Secure and Sovereign Smartphone Platform



This project started in November 2021 and is ongoing.


Friederike Groschupp
Mark Kuhne
Dr. Moritz Schneider
Dr. Ivan Puddu
Prof. Shweta Shinde
Prof. Srdjan Capkun

Industry Partner:



The majority of smartphones either run iOS or Android operating systems. This has created two distinct ecosystems largely controlled by Apple and Google. While they generally provide phones which are rich in functionality, they also constraint what can be done with the devices: the two aforementioned companies dictate which applications can run, how they run, and what kind of phone resources they can access.  End-users have no choice but to fully entrust their security and privacy to OS vendors and accept the functionality constraints they impose. When handling high sensitive information, like with our industry partners, this is far from desirable. Rather, organizations need full control over all the code (including the OS) that can access sensitive data (e.g., messaging apps). However, given the wide use of Android and iOS, immediately leaving these ecosystems is not practical, except in niche application areas.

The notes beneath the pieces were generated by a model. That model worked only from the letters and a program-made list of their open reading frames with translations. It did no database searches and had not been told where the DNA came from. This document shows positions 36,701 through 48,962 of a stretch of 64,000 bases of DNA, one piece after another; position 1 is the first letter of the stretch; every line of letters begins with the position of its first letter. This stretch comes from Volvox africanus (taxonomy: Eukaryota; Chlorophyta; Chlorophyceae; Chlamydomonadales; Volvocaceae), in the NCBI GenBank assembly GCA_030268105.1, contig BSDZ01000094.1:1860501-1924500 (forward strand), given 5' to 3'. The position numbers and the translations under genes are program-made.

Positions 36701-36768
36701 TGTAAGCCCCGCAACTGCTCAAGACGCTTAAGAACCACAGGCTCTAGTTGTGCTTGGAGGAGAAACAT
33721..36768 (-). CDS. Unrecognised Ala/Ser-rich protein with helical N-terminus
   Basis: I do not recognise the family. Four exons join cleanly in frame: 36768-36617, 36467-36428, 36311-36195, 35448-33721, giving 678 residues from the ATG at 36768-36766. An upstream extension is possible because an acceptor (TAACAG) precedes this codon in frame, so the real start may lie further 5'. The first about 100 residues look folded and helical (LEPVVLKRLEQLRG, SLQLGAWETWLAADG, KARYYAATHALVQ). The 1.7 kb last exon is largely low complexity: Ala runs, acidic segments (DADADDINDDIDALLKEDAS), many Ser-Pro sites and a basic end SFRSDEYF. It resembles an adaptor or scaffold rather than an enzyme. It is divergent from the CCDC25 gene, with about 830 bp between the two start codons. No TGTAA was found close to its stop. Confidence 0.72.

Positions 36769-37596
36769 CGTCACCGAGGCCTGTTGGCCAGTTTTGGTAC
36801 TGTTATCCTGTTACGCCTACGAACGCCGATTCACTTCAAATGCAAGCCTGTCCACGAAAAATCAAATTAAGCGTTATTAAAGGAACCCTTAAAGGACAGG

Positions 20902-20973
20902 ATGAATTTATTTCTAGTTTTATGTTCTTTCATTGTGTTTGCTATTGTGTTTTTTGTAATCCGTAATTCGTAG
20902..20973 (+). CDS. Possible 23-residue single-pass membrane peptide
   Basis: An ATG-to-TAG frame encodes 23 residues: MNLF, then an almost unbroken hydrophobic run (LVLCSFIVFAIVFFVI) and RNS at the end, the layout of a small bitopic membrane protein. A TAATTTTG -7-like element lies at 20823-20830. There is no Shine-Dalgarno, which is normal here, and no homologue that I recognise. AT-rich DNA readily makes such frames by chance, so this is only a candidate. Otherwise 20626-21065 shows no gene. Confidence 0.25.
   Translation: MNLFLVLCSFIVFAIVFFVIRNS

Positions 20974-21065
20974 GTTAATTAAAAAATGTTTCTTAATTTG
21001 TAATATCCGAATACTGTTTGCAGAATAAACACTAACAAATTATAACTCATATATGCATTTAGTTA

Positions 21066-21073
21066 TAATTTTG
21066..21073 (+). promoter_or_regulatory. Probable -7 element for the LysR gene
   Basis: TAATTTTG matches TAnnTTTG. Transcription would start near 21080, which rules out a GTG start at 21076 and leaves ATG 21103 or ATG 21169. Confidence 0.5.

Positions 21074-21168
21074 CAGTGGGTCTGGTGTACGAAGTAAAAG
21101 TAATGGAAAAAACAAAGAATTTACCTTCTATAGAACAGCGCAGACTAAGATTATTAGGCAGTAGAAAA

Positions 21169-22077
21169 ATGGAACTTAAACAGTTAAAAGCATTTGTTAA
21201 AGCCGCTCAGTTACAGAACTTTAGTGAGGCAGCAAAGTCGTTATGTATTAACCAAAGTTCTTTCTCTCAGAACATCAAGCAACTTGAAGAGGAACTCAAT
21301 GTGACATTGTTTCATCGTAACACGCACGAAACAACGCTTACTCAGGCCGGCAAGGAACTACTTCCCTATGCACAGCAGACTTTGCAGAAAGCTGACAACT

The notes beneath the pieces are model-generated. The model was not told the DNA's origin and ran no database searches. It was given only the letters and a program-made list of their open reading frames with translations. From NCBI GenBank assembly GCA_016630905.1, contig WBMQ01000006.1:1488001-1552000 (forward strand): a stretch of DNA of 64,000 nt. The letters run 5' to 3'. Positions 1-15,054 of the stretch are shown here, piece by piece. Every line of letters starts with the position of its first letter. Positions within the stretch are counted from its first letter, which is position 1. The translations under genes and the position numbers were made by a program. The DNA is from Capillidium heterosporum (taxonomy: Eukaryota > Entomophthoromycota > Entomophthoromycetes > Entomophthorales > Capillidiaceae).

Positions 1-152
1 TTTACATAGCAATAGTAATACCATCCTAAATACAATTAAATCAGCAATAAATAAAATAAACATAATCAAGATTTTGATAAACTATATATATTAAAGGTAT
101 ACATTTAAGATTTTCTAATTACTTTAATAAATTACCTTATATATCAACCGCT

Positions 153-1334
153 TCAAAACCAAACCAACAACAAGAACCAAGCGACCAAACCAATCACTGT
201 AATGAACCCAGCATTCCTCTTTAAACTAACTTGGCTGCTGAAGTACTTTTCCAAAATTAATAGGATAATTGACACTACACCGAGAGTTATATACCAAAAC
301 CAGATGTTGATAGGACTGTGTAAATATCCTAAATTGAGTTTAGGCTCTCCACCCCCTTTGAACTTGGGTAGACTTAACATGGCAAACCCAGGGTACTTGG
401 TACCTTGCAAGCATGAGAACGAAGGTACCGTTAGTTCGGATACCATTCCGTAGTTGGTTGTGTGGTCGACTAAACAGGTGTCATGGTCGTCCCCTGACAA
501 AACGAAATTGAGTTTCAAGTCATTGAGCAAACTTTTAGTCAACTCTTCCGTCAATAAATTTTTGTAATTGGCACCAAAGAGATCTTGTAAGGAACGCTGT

In this project, we explore the development of a new smartphone architecture that securely transfers the control back to users, developers, and organizations while maintaining compatibility with the rich existing smartphone ecosystems (to maintain a high user experience). Specifically, our solution allows mobile users to install and run security-sensitive apps in isolation, thus protecting them from other applications as well as the operating system. The platform will maintain compatibility with legacy operating systems (e.g, Android) and legacy apps (e.g., as provisioned by Android App Store). Thus, the user can run sensitive and non-sensitive applications on the same device.

Our key design choice is to use a hardware-based mechanism called trusted execution environments (TEEs). Using a TEE, we introduce a small security monitor (SM) that executes at the highest privilege on the phone. The SM uses the underlying hardware features to ensure that the security-sensitive applications are isolated from the legacy OS and legacy applications. The SM is not omnipotent in our approach: It can manage apps and the legacy OS, but it cannot inspect their memory or interfere with their execution. We call this the management-without-inspection primitive. Further, the SM ensures that secure apps can access system resources (e.g., Bluetooth) without the legacy OS being able to inspect or interfere.